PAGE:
Vermont’s ECFiber also recently announced a speed increase at no extra charged for subscribers. They also plan another increase in 2018.
RS Fiber Cooperative has been connecting towns and rural areas in Sibley and Renville County. For more about the cooperative, check out our 2016 case study, RS Fiber: Fertile Fields for New Rural Internet Cooperative. The last four communities to receive services will be connected later in 2017.
Cooperatives Build Community Networks
Cooperatives around the country have built on their long legacy of delivering essential infrastructure by starting to deliver next-generation Internet services. Here, we cover the basics of cooperatives in rural areas and then discuss the details of electric and telephone cooperatives that have already branched out into Internet service. Finally, we highlight the first fiber optic cooperative provider, and discuss how other communities have better Internet service through building their own networks.
Read the full policy brief Cooperatives Fiberize Rural America: A Trusted Model for the Internet Era on ILSR.org. View the archive for previous editions of the report.
View a larger version of the cooperative fiber map above, updated May 2020.
Why Rural Cooperatives?
Cooperatives are part of the fabric of rural America. The member owners control the cooperative: each person receiving service is a member of the cooperative and can directly vote in elections for the Board of Directors or even become a member of the Board.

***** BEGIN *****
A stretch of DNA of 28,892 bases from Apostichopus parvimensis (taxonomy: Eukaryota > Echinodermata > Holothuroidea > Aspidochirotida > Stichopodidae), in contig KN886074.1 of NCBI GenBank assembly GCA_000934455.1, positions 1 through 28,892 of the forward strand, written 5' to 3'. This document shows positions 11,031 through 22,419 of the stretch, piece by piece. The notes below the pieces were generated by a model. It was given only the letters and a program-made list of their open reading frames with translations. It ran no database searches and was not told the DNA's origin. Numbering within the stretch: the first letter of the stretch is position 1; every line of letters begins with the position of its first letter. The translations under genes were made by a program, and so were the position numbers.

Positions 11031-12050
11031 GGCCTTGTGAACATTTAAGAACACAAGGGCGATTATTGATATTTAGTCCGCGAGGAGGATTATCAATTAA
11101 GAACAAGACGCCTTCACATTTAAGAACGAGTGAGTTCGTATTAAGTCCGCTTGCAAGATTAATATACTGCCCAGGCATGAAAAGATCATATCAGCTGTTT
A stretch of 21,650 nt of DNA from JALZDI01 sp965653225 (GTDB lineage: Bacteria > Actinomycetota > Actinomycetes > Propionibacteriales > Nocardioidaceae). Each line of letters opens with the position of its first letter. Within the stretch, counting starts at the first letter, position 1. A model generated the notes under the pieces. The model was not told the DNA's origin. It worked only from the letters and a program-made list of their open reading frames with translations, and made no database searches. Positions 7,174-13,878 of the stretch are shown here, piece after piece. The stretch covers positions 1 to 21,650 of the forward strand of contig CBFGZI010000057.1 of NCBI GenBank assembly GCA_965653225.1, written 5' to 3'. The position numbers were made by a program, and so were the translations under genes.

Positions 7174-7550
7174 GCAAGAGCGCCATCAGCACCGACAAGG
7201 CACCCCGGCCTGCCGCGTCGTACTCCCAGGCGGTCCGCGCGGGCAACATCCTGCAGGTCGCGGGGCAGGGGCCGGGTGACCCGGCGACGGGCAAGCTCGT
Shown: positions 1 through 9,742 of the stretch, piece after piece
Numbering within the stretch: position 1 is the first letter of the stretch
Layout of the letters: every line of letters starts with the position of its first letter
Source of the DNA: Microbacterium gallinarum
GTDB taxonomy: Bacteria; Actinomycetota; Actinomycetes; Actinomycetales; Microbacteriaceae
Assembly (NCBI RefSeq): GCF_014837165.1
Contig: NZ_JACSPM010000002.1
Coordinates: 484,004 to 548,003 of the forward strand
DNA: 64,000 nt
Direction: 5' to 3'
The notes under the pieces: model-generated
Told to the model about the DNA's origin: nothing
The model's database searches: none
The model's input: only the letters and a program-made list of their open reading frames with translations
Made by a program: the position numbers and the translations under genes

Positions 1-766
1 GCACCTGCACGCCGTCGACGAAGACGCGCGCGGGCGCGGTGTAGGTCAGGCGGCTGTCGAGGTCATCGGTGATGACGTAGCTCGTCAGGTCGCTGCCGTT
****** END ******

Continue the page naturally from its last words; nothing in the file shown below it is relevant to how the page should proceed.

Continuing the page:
Starting in the 1930s, the U.S. Department of Agriculture supported communities as they created more than 900 electric cooperatives across the country. In the 1950s, the federal government again supported communities building telephone networks, crisscrossing the country with telephone cooperatives to connect rural communities.
Each technology brought new markets, revitalized economies, and revolutionized industries. Cooperatives have a long history of building and maintaining essential infrastructure and providing excellent service in rural communities. Now they have the chance to do that again by building next-generation networks for Internet service.
Rural Public Policies
Rural areas face a number of challenges that urban and suburban communities do not. Low population density coupled with rough terrain can make building infrastructure challenging. Added to these factors, rural communities may not have access to the same financial resources as larger towns and cities do.
Cooperatives, however, have made infrastructure projects work in rural communities for nearly a century. They have access to funding from their membership base, local banks, and often the federal government. Some state governments have expanded their broadband grant and loan programs to include electric cooperatives. Other states have clarified laws and policies to recognize that electric cooperatives can build fiber networks for Internet service using their current infrastructure. A few states have even removed legislative hurdles that stymied investments by electric cooperatives. Technically, the 1996 Telecommunications Act, Section 253, prohibits states from stopping any co-op from offering Internet service, but co-ops in many states are loathe to challenge state law in court.